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But perhaps that sculpture’s power is not in the act of imitation at all but in Donatello’s manipulation of time. That the doge should be rendered so acutely in medias res—so clearly caught between one fleeting emotion and the next, one movement and the next, one second and the next—is where the “humanity” of the piece, to use an embarrassing word, may truly lie. Our lives are a series of such moments, which our technologies can isolate and “freeze” with ever more accuracy but which we can never, ever, arrest in actuality. Our own pity and wonder at this fact is the quantity that arrives preloaded within all portraits of humans. This accounts for a portrait’s unfair emotional advantage over fruit bowls and geometric lines, but also for the great aesthetic and moral risk of the form, for it can play on responses that it has not earned, emotions that are roused too easily and abused only too often. And so, for a time, we tried to turn away from the body entirely. But instead of throwing babies out with bathwater, maybe it’s best to place ourselves in a Shakespearean frame of mind, seeing ourselves in the round: of the spirit but also of the flesh, holy in our way but also, tragically, mortal. What a piece of work is a man! And yet, for Hamlet, only a few lines later, this same miraculous man is only a quintessence of dust.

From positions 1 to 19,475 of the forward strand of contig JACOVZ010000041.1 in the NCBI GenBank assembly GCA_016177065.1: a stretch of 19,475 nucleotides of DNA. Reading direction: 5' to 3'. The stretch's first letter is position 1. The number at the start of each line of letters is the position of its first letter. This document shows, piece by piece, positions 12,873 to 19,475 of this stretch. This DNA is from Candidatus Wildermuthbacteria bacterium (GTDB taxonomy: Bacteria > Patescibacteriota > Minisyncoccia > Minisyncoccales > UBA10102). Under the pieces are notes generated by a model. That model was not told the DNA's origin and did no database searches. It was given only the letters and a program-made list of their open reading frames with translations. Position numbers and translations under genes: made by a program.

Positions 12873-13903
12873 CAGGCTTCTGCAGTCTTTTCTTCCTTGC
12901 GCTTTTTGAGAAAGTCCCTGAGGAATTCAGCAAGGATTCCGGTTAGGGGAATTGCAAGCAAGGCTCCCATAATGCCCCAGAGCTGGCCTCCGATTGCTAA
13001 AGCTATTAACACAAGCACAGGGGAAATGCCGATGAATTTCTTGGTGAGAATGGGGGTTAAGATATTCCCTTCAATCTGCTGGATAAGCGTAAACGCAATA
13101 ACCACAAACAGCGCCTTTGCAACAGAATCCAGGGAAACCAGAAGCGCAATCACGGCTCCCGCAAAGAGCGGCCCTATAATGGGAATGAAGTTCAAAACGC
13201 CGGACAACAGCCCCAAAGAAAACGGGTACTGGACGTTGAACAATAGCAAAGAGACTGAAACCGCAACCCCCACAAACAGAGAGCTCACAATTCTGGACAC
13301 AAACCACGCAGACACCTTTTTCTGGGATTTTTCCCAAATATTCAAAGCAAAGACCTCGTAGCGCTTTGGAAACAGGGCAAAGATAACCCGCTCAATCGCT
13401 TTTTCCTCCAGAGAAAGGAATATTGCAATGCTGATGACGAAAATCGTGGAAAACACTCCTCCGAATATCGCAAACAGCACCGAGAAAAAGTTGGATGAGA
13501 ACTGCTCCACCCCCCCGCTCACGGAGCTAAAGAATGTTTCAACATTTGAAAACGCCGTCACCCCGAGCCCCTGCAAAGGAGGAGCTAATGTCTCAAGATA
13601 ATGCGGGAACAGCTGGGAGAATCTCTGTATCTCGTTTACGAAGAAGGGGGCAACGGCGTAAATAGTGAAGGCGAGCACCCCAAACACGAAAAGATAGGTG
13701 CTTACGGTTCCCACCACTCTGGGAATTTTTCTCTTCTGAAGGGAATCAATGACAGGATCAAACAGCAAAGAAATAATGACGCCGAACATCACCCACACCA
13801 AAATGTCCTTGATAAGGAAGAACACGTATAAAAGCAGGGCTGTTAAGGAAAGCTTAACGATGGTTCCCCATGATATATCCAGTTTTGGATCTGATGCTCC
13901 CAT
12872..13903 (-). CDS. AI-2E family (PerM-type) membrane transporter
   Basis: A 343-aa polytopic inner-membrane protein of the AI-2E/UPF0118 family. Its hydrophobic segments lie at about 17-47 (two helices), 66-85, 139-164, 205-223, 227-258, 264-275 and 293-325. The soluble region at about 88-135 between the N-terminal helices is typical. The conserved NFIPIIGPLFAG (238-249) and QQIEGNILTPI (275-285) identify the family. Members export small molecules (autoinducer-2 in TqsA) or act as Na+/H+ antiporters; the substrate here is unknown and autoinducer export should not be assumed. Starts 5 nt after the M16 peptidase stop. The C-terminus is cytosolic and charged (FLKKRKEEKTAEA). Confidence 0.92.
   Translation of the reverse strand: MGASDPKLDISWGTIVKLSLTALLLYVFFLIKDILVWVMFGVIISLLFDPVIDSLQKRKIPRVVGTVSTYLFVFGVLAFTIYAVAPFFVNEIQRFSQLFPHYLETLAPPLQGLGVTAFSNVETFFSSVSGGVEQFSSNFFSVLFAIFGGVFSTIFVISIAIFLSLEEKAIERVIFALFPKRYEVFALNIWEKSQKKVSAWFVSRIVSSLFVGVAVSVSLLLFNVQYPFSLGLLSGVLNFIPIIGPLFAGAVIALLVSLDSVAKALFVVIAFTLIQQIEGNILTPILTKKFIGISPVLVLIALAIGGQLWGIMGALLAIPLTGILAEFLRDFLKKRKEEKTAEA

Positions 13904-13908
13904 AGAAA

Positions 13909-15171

Why not keep both truths in mind? Even when we try to ignore the fact that we are, along with dolphins and apes, one of those rare narcissistic, self-aware, mirror-gazing sorts of animals, it proves difficult to repress for very long the shamefully rich feeling we have for ourselves. This self-delight, and, yes, this pity, and, yes, this wonder. All of which it is easy to call sentimental and indulgent until you consider that without this sense of our own sacredness we would have had little cause to create laws to protect our suffering, vulnerable bodies (from one another) nor any reason to elicit (in one another, through art) so many individual responses to this strange existence, through which we are each passing only once, and only in this form.

Zadie Smith is the author of the novels White Teeth, The Autograph Man, On Beauty, NW, and Swing Time, and, most recently, of the essay collection Feel Free.

Donatello, Bust of Niccolò da Uzzano, 1430s
Polychromed terracotta
Museo Nazionale del Bargello, Florence
Courtesy Metropolitan Museum of Art, New York